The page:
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From My Diagnosis To Being A Survivor

Created January 8th, 2020, filed in Uterine Cancer

My cancer journey starts out most likely the way many cancer victims start. There is nothing comparable to people hearing the terrible phrase “You have cancer”. I was numb for weeks, it seemed so surreal.

When I was first diagnosed with uterine cancer, I purposed myself to learn about staging and treatment options. Secondly, I sought out others who had been afflicted with uterine cancer. I can honestly say I found it just as emotionally supportive to communicate with others diagnosed with different types of cancer as when communicating with women diagnosed with uterine cancer. But it is more advantageous to converse with those of a similar diagnosis to learn about treatment options, risks, and side effects. I found a cancer forum which was instrumental to me coming to grips with my diagnosis.

I was diagnosed with stage 3c Endometrial Adenocarcinoma in 2005. It is imperative to lay hold of your pathology report. I learned from my report the degree of invasion in my pelvic region; such information is critical to determining the line of treatment. I also tested positive in the para-aortic lymph node in the upper abdomen. Unfortunately at the time of my diagnosis, I was unemployed and I had no insurance. My condition was advanced therefore I automatically qualified for disability at a later date. But the lack of insurance at the time rendered my only option to be radiation. You can read my plight with this dilemma at

Radiation was brutally hard on me. Thirty plus rounds to the pelvis, in addition to 5 rounds to upper abdomen to address the metastasis to the para-aortic lymph node. Additionally, my radiation was delayed due to a different medical crisis. I experienced radiation treatments during Thanksgiving and the Christmas season. In January I had brachytherapy, in which an implant is inserted vaginally. This implant emits radiation to the surrounding tissues to kill off cancer cells.

Radiation gave me some negative side effects. I experienced issues years later, such as pelvic floor dysfunction, and difficulties with urination. One has to pick their poison when confronting cancer. I only had a radiation oncologist at the time of my diagnosis. When my treatments were over, my disability insurance kicked in a few months later and I was seen by a gynecological oncologist. He informed me chemotherapy would had been less damaging, but not by a significant margin. The good news is the administration of radiation treatments has made some advances in mitigating damaging effects. Also I think gynecologists are more vigilant in detection. Initially, I was misdiagnosed by my gynecologist as simply having fibroids and went almost two years ignorant of my actual condition.

Followup is important for any stage of uterine cancer. The first three years, I was seen every three months by my oncology team. After that it was every six months for two years, then I was released to be seen by a regular gynecologist yearly. Followup will likely differ according to stage, and other factors regarding a woman’s diagnosis.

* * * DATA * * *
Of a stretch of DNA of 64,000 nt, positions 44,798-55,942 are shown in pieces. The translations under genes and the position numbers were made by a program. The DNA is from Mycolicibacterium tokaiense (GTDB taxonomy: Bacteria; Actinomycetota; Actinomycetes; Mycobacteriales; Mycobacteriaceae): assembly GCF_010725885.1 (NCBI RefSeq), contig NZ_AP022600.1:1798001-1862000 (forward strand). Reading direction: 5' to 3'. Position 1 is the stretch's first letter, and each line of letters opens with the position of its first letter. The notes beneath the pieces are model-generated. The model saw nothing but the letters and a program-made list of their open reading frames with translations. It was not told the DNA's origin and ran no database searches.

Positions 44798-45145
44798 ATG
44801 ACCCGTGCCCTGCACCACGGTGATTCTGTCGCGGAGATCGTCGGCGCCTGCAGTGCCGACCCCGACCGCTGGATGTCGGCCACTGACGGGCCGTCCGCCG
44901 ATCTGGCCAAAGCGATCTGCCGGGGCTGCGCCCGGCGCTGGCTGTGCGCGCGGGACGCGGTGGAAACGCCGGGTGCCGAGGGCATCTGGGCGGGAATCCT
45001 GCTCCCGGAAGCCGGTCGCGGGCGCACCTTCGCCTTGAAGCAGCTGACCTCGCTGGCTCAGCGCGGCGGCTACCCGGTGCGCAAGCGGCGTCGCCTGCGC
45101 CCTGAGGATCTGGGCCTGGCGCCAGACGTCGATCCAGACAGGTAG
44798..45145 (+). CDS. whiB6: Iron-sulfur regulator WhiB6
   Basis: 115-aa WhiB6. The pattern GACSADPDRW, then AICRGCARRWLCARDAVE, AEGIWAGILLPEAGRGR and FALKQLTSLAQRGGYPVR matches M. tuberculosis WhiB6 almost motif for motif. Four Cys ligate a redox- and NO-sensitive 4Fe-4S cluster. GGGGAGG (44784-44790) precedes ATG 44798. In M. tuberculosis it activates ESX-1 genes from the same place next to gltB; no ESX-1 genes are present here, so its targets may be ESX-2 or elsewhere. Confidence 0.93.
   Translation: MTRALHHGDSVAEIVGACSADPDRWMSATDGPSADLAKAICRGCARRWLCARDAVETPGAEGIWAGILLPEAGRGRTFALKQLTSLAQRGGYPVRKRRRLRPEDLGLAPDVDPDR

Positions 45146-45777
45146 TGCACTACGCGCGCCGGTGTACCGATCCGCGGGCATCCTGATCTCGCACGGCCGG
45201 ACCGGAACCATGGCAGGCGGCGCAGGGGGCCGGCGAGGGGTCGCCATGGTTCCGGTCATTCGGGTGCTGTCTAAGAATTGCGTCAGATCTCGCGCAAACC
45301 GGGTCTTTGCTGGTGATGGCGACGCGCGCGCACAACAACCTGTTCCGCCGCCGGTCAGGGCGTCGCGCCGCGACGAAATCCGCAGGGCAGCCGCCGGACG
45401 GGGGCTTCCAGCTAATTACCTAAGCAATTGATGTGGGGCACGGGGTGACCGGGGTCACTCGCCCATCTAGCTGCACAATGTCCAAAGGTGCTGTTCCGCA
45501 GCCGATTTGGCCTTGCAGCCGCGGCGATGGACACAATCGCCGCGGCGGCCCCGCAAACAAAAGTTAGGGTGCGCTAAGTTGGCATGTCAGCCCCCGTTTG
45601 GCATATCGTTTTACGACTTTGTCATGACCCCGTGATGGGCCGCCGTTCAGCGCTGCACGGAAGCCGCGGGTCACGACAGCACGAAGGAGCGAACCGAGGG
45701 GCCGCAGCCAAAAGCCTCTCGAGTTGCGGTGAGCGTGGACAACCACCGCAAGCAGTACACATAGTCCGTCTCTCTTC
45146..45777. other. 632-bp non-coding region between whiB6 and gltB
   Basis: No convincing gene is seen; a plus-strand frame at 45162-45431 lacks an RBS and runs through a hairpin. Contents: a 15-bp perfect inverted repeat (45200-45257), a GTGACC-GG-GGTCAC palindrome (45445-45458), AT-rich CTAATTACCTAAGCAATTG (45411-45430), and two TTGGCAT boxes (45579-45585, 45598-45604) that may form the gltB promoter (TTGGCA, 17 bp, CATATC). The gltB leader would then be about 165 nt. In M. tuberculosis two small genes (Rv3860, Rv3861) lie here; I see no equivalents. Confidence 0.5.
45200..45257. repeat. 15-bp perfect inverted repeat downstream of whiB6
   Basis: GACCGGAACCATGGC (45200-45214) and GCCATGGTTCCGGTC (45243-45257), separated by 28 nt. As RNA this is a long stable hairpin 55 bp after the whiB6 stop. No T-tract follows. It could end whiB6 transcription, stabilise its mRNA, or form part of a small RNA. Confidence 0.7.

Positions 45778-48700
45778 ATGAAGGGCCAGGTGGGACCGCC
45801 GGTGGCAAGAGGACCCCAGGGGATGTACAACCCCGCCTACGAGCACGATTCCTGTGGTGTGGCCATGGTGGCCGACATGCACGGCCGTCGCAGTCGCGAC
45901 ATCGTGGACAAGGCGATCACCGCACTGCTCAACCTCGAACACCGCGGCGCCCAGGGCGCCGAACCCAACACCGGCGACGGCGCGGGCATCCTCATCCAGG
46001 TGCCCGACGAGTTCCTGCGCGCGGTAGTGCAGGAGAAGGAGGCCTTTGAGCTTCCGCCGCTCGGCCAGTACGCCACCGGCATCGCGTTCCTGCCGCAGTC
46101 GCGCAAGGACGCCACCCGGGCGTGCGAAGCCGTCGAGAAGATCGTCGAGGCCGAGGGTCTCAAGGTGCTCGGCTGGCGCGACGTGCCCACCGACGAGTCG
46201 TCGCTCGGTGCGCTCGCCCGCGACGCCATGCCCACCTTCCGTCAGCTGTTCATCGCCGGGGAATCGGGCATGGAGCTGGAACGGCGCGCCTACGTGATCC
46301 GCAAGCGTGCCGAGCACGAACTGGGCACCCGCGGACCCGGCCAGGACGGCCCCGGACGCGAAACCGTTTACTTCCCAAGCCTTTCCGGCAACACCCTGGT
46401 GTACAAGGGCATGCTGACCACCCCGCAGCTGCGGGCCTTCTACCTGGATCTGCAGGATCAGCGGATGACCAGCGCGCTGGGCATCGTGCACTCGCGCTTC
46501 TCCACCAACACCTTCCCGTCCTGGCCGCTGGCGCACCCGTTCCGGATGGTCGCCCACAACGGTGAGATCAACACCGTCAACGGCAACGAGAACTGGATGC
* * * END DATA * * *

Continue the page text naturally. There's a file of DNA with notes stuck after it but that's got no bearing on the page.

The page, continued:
I want women with uterine cancer to not give up hope! When I was first diagnosed, I assumed I was going to die. Now, basically 15 years later I have survived Stage 3 C Endometrial Adenocarcinoma. There are women who have survived 25 plus years with this beast. There are different uterine cancers, and different grades (mine was grade 2 indicating a moderate growth rate). Again, one of the key things is to educate yourself on the type of uterine cancer: stage, growth rate, cell type). Endometrial adenocarcinoma is one of the most beatable forms of uterine cancer.

As I close here, I feel all women experiencing unusual symptoms such as spotting and bleeding need to get checked out by a doctor. I was 43 when I was diagnosed and not menopausal at the time. This can happen to women at far younger ages. If you are spotting between periods or having abnormally long periods get seen by a medical professional! Anytime a woman spots or bleeds after menopause is abnormal!

Currently, I am a 15 year survivor. Remain strong ladies. Fight with all you got. Faith and my twin sister was key for me, and if you lack support from family and friends, hunt online for your support. You will find it!

Hi, I'm Linda McC

Thank you for sharing. I was told yesterday that I have endometrial cancer. Still surreal to me. I go to my gynecological oncologist on Wednesday, Feb. 26th. I’m hoping it isn’t too advanced and the hysterotomy will cure it

  • Fri Feb 21, 2020
Hi, I'm mama dee

After a road trip in April of 2019 I developed a severe case if constipation. After trying several different things at the suggestion of my primary care doctor, I insisted we try something else to correct the issue (my sister had died 3 years earlier as a result of a blockage). The resultant CT scan resulted in a diagnosis of Stage 4 ovarian cancer. My oncologist prescribed 3 rounds of chemo, a complete hysterectomy and follow-up with 3 more rounds of chemo. Seven months after diagnosis, I was declared to be “clean”.

At the time of diagnosis, I was told ovarian is one of those cancers notorious for returning. That little black cloud has been a constant. I will be going to my oncologist and gynecological surgeon every 3 months for blood work and evaluation for the first 2 years with a CT scan at the end of each of those years. I am fortunate that I haven’t had too many of the side effects (one being neuropathy) but still suffer from extreme fatigue. I’ve struggled with depression over the cancer being one that returns, but after a couple of my quarterly check-ups hopefully I’ll be able to get on with life. All this being said, I’m very thankful that I do have quality of life for someone who has been treated for cancer and who is looking forward for their 80th birthday!

  • Sun Mar 1, 2020